Bacillus mycoides 3F

Bacillus mycoides is a gram-positive bacteria that can be found mainly in soil but also in water. It is a non-motile bacteria collected by Di Franco and associates at the Sapienza University of Rome Genetics and Molecular Biology department garden. Colonies were isolated for further knowledge about formation of shape and the genetics behind it.


Di Franco C, Beccari E, Santini T, Pisaneschi G, Tecce G. 2002. Colony shape as a genetic trait in the pattern-forming Bacillus mycoides. BMC Microbiology [Internet]. [cited 30 March 2017];2. Available from

Data collection: February 9, 2017

Methods for isolation and identification:

  • Fifty milliliters of water was collected from the surface of Buffalo Creek in Lancer Park (Figure 1). A sterile swab was mixed in the water and spread across a sterile LB agar plate. Serial dilutions made from the direct count sample of 1:10 and 1:100 were plated on sterile LB agar plate using a sterile swab for each. The plates were incubated at 30 degrees Celsius for 25 hours.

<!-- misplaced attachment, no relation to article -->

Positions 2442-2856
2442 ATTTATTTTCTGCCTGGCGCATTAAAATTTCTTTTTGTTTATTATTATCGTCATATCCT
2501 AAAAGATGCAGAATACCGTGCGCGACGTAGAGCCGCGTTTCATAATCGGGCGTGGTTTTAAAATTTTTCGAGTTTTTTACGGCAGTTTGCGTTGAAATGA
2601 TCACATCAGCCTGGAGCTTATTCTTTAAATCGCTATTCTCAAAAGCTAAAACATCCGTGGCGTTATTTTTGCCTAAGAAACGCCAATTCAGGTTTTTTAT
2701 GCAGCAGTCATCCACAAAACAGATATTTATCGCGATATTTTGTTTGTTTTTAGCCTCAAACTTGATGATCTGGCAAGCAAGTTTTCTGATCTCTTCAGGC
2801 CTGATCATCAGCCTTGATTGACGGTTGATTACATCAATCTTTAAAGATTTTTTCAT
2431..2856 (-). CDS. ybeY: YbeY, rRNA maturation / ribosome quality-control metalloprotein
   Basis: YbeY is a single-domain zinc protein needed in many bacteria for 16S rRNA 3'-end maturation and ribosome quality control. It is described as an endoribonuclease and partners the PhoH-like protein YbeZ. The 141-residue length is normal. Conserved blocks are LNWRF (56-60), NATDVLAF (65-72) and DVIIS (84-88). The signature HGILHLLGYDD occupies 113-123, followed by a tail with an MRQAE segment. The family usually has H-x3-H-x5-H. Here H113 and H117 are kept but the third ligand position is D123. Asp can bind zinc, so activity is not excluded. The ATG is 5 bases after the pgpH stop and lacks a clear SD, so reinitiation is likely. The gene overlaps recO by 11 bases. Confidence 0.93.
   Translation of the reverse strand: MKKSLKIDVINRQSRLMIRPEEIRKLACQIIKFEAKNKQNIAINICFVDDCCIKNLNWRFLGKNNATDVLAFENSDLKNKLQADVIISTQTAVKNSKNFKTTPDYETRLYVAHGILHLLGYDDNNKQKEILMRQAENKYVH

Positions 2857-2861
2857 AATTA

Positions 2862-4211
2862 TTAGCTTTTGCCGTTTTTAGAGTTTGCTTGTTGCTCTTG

• A cream colored colony that was ‘frilly’ in appearance (Figure 2) was selected for 16S rRNA gene sequencing by PCR amplification.
  • The PCR product was digested with MspI and sequenced to identify the genus and species of the bacteria.


Figure 1. Flowing sample collection site

flowing site pic

Figure 2. Isolated colony used for identification

isolated mycoides


  • MspI Digestion of isolated colony: after polymerase chain reaction digestion was conducted base pairs were found roughly at; 500 bp 250 bp and extremely subtle at 150 bp (Figure 3).

pcr flowing

Figure 3. Results of MspI digestion and PCR amplification.

  • Sequence analysis (Figure 4): The sequenced PCR product generated 825 bases of high-quality reads that were used to identify the genus and species of the colony. The chromatogram of the sequence is available as a pdf (flowing site chromatogram.pdf) NCBI BLAST analysis revealed 100% identity with bases 89-912 of the 16s rRNA gene of Bacillus mycoides.


blast analysis 3f

Figure 4. NCBI BLAST analysis of colony 3F



Contributed by: Tori Acosta, BIOL 250 Spring 2017, Group 3